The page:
Sunday, December 1, 2013

Haiga Sofia - October 19, 2013

Hagia Sofia has been a place of both Christain and Muslim worship for many people throughout the ages.  At present it is a museum. Click here to learn all the fascinating history. 

The outside of the building looks to me like something a child might create with giant brick-colored Legos. Huge, bulky, totally ungraceful are descriptors that come to mind, but that Lego look is recognized by those who know their business as one of the greatest surviving examples of Byzantine architecture.

In the interior, relics from both Christain and Muslim worship, world-class art, and the complexity of its structure make this building a wonder on many levels.

The following is a sample of the photos I took inside Hagia Sofia from the ground level.

From upstairs, the views were just as impressive.

At one point, this green circle was the spot for the king/emperor to sit while enjoying the religious feasts of his choosing.

The mosaics are incredible. It's hard to imagine the kind of patience it takes to create a pattern with such tiny tiles.

The icon mosaics have been treated in several different ways. This one is partially restored

 This one is less completely restored, but with a small image showing what the original was.

And finally some, like this one, are completely restored.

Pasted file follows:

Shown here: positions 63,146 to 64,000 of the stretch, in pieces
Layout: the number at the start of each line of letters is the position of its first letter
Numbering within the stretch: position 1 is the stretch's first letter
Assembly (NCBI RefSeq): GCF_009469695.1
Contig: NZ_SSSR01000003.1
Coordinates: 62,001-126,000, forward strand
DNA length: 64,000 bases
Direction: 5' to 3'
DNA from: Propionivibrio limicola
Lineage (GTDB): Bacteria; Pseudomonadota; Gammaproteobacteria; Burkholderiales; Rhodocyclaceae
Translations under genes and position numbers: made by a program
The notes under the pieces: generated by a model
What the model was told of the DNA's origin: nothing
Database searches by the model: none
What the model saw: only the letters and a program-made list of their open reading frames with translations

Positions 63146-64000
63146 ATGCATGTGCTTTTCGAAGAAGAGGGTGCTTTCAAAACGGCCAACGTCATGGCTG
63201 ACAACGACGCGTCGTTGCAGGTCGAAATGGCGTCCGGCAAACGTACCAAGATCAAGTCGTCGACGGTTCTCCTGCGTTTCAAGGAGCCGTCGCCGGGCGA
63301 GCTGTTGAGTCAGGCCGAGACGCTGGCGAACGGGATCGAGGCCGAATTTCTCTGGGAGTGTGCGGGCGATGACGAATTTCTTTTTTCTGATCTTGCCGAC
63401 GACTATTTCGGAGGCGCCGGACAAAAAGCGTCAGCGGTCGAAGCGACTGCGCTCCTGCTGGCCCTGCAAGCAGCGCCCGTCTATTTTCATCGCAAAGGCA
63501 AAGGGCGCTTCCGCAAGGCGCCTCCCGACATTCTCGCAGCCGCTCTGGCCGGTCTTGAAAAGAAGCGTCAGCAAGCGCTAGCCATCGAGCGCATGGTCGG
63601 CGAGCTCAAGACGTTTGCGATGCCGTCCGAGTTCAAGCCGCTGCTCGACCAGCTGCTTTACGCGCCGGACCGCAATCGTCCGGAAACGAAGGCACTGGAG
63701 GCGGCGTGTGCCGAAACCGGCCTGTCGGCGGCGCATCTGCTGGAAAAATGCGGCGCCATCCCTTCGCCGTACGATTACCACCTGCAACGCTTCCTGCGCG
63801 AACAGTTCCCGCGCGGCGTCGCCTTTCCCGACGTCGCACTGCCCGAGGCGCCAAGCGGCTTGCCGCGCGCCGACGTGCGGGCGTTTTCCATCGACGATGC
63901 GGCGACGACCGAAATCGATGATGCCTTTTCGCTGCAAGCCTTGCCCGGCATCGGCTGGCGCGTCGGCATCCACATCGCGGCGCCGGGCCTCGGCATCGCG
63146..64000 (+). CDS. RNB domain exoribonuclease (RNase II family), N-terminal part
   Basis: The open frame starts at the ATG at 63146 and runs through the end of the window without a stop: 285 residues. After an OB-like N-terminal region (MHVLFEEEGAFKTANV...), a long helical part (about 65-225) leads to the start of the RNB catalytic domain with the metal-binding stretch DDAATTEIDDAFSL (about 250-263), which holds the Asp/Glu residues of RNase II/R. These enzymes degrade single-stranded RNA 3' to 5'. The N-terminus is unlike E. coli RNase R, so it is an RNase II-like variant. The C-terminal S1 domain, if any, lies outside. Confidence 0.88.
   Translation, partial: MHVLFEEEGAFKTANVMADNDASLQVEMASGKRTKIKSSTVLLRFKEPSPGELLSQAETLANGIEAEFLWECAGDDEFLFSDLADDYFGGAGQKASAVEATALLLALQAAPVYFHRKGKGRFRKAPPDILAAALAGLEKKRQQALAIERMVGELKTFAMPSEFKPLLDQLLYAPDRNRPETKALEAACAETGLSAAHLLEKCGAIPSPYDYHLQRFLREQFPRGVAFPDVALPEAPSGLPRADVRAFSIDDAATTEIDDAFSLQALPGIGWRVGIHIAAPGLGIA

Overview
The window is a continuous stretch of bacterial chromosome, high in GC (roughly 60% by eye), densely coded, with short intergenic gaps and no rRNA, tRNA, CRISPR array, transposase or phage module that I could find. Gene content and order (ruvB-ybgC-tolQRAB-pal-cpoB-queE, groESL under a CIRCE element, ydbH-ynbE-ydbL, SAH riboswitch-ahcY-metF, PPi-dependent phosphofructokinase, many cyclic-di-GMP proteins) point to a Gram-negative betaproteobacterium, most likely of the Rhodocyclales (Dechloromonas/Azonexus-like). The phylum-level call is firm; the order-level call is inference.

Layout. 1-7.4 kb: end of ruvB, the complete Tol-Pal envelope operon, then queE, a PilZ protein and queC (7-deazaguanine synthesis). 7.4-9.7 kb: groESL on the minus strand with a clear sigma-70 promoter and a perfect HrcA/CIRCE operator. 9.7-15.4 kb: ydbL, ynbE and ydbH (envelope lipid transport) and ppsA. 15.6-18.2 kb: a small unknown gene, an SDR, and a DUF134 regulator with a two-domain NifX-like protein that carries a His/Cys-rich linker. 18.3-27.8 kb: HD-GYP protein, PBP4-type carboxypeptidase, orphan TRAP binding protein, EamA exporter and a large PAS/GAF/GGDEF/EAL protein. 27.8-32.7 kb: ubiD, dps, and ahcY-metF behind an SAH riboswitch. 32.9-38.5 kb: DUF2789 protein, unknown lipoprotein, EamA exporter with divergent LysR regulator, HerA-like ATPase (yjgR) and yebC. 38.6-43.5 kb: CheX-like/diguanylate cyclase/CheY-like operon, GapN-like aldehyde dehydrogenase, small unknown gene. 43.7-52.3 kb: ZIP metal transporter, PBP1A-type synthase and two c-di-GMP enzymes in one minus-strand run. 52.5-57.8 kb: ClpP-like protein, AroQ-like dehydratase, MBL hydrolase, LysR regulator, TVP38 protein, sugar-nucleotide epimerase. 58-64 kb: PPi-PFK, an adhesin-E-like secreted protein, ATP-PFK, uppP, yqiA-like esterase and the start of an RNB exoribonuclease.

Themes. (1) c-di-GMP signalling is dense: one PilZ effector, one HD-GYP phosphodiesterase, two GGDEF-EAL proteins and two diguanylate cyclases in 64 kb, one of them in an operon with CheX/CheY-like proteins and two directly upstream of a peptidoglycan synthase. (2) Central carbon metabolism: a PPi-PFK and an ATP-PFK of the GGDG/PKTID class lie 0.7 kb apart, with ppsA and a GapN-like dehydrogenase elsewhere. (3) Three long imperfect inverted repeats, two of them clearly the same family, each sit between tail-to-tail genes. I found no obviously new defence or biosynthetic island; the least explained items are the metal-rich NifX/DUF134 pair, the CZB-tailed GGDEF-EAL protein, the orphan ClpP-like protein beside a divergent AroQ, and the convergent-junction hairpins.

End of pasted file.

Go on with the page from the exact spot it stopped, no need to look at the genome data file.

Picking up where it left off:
This picture shows two of the great medallions that decorate the building. The name of one of the great men of Islamic history is painted on each of the eight medallions.

Back on the ground floor, I found three things of great interest: The marker for Mecca. Knowing it was important for Muslims to align themselves with Mecca for prayer, I couldn't imagine how they would know which direction to face in this round building. Now, I know. Look for the mihrab.

The muezzin's loge. Considering all the singing he does during the day as he calls the faithful to prayer, this special place to rest and meditate was a nice perk!

And the spot for coronation of Turkish kings and emperors.

A word about visiting old buildings: maintenance!  It is forever on-going. At this visit, one entire end of the building was shrouded in scaffolding. Of course, it is distracting, but when you consider the building has roots back to 537 it's not surprising.

All in all, it was a great day for making dreams come true! These two buildings had been on my wish list for a long time.

Now, for the downside. The Grand Bazaar was closed. I was disappointed, but in all honesty, I was so tired by this point, I would not have enjoyed a tour had it been open.

Outside, through the spray of the great fountain, Hagia Sofia had a different look.

And a short while later, as we walked by again, it was beautiful!